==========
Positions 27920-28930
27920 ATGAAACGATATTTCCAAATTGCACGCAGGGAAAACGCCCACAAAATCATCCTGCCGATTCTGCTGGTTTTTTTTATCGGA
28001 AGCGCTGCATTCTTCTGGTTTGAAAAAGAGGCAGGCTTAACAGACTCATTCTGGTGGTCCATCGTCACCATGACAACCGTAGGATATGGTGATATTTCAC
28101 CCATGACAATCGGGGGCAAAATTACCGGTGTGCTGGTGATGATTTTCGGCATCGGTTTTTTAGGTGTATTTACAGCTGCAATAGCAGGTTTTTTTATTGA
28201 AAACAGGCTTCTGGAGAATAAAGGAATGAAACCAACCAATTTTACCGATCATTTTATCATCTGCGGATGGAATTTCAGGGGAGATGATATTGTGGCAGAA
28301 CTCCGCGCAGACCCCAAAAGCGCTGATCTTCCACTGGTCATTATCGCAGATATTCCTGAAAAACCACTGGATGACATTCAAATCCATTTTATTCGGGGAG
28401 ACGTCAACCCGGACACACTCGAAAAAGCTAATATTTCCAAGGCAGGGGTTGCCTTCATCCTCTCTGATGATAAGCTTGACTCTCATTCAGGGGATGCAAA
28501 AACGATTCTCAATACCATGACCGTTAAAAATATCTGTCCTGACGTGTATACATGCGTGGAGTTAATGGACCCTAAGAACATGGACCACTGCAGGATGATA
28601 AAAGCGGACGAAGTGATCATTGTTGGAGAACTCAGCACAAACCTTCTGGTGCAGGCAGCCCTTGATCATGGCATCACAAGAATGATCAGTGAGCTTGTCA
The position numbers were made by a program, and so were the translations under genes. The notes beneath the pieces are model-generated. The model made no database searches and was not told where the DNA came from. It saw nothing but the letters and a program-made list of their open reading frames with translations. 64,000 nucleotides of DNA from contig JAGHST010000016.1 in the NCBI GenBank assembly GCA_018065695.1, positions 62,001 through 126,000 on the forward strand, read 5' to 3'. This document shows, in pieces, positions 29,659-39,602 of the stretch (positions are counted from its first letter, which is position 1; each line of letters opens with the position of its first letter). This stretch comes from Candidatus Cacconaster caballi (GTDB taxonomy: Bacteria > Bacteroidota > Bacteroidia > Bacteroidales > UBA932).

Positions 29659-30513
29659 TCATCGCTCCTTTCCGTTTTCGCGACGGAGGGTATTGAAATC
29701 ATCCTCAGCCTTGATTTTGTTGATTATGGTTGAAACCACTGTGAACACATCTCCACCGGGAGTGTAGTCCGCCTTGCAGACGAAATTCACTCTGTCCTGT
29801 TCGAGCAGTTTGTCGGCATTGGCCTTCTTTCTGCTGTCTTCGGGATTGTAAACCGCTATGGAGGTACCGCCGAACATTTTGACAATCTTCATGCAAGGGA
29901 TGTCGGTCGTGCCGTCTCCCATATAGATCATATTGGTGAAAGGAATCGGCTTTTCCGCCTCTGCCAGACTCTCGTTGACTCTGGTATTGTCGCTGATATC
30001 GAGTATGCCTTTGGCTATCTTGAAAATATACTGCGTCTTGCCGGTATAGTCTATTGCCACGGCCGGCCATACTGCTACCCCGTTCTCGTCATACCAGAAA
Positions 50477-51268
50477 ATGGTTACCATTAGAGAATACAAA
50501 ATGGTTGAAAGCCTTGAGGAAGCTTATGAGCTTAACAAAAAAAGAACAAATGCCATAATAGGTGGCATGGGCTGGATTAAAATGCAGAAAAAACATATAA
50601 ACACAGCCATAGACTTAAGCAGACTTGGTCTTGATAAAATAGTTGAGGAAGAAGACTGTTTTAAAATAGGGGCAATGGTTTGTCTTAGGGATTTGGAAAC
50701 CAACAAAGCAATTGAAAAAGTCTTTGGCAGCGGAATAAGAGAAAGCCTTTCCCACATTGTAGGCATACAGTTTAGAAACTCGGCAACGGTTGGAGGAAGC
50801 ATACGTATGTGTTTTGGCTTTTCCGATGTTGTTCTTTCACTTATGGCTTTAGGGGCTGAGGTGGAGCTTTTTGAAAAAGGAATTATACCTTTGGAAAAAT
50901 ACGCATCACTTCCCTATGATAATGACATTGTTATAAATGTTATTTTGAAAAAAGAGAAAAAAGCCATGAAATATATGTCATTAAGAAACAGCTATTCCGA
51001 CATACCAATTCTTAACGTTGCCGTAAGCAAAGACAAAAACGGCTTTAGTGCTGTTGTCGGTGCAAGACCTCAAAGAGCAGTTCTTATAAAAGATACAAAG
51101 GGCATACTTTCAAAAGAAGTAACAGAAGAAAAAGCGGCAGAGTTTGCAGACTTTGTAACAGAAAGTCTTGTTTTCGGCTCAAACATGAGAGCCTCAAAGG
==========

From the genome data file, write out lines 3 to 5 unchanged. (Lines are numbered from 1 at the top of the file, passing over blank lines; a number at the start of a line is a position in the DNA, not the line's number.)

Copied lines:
28001 AGCGCTGCATTCTTCTGGTTTGAAAAAGAGGCAGGCTTAACAGACTCATTCTGGTGGTCCATCGTCACCATGACAACCGTAGGATATGGTGATATTTCAC
28101 CCATGACAATCGGGGGCAAAATTACCGGTGTGCTGGTGATGATTTTCGGCATCGGTTTTTTAGGTGTATTTACAGCTGCAATAGCAGGTTTTTTTATTGA
28201 AAACAGGCTTCTGGAGAATAAAGGAATGAAACCAACCAATTTTACCGATCATTTTATCATCTGCGGATGGAATTTCAGGGGAGATGATATTGTGGCAGAA